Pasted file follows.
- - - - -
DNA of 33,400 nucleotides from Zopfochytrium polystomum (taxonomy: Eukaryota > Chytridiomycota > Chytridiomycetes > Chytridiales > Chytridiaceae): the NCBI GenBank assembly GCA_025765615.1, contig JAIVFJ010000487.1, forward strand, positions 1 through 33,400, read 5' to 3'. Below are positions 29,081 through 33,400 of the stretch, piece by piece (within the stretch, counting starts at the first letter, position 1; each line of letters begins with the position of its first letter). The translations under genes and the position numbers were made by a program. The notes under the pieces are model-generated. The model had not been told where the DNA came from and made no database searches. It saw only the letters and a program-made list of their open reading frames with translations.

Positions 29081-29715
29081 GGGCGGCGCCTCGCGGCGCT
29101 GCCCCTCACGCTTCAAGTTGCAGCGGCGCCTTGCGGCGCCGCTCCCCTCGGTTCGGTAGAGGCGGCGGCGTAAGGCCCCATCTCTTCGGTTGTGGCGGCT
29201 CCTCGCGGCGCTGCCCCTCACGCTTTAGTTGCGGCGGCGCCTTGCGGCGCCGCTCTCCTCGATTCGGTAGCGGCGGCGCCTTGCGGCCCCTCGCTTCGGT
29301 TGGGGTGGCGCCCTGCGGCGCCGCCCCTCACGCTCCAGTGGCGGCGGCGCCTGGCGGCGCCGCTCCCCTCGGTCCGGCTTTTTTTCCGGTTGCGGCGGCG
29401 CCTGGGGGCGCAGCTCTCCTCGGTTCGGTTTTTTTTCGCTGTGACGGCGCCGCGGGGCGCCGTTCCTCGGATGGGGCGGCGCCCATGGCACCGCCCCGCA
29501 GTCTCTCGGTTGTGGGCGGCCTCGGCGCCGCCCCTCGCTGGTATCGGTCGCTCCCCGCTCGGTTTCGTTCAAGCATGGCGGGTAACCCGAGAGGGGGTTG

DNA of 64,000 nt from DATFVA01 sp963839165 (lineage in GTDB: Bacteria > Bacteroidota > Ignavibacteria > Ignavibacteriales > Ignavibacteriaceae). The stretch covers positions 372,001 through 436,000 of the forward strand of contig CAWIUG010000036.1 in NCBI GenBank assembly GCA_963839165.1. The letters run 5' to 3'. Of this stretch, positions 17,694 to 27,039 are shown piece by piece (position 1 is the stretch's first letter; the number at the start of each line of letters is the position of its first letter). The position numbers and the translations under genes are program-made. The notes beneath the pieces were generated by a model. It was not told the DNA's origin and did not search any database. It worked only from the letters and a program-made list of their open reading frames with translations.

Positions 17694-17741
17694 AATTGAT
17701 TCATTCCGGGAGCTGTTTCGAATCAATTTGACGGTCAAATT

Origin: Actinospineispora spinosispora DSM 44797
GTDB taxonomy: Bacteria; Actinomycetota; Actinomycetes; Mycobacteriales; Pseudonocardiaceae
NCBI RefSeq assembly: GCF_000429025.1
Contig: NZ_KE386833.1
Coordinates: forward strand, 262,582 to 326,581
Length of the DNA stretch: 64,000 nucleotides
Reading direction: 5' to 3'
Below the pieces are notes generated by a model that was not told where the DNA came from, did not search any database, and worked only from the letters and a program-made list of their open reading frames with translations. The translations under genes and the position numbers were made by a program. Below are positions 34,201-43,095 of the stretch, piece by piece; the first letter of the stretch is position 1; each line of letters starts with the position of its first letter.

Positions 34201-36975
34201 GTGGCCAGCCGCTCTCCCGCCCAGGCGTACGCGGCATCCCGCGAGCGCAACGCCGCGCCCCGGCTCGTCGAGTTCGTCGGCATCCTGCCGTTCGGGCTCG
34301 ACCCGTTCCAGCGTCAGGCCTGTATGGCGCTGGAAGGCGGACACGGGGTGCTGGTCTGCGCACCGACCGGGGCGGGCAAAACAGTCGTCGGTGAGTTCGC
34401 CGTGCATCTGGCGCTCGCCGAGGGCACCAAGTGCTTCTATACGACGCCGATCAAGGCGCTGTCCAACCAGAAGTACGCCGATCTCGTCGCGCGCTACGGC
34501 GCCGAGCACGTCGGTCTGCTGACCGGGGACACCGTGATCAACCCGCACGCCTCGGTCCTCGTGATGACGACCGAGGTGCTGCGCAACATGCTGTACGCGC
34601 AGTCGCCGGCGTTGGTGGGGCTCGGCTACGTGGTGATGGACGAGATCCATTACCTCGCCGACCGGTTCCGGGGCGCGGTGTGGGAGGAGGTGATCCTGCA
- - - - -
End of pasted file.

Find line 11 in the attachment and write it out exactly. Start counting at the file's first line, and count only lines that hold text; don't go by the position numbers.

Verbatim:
17694 AATTGAT